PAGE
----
By Erin Redfern
I didn’t sneak through a side door. I didn’t leave a note.
I did it so fast that, had you been next to me in his marble kitchen,
you would have thought I was still there.
When I left the abuser—I will not call him mine—
I switched a lens. I saw what he did. The last was a little thing,
his making fun of how I wanted to call my dad. A misstep. I thought it,
and clocks remembered their ticking, windows their view.
When I left, I did not take my hairbrush or work shoes
or the green girl I’d been. I did not take
the rabbit peeing down the sides of her cage
because the litter box full of shavings
was the only soft place she had to rest.
And I did not take his nine-year-old in skating skirts,
poking her cavities with a toothpick at breakfast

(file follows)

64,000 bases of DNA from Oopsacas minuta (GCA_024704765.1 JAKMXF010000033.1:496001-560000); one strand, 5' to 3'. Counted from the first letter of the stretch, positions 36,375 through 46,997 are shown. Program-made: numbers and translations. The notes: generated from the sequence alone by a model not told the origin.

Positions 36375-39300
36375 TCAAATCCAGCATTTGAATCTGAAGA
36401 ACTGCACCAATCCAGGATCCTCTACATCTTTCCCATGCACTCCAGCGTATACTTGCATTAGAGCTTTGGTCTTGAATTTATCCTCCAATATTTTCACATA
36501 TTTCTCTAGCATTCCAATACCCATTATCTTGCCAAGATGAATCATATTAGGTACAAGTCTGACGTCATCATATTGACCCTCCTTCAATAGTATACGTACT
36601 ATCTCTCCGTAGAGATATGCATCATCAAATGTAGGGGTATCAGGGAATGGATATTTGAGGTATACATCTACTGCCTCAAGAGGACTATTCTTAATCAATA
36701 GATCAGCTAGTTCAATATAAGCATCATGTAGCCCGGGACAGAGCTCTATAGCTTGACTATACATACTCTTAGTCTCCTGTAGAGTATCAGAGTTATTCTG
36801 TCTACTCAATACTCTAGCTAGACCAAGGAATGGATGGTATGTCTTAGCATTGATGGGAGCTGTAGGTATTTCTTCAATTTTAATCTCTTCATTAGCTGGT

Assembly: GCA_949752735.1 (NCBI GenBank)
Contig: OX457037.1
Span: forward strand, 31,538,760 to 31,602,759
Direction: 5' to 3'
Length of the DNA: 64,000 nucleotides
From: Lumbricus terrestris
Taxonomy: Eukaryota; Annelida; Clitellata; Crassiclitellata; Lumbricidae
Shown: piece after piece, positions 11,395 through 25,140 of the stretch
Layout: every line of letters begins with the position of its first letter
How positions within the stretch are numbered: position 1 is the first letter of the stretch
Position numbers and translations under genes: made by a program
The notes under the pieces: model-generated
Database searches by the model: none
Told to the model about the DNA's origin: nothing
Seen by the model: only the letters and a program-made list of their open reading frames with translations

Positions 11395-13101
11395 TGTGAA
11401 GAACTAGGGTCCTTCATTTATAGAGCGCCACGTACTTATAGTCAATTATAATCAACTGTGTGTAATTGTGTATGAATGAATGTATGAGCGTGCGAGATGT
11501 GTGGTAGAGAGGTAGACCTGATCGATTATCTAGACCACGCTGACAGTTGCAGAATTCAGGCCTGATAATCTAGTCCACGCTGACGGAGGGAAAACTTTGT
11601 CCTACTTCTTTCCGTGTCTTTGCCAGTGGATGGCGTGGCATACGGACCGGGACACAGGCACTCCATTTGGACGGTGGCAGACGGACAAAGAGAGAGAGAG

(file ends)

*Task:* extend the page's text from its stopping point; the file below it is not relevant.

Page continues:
while no one ever called a dentist—girl so used
to being in his bed I had to lock the door against her.
What I could not take, I left. And woke, walking
between railroad tracks over an open plain,
the sleepers turning to salt as I stepped, a clean wind filling
the raised pillar of my body.
I was not good, or pure; I lived.
Erin Redfern’s work has recently appeared in Rattle, The Hopkins Review, New World Writing, and The Massachusetts Review. She earned her Ph.D. at Northwestern University, where she was a Fellow at the Searle Center for Teaching Excellence. She has served as poetry judge for the San Francisco Unified School District’s Arts Festival and a reader for Poetry Center San Jose’s Caesura and DMQ Review. She teaches poetry classes and workshops online.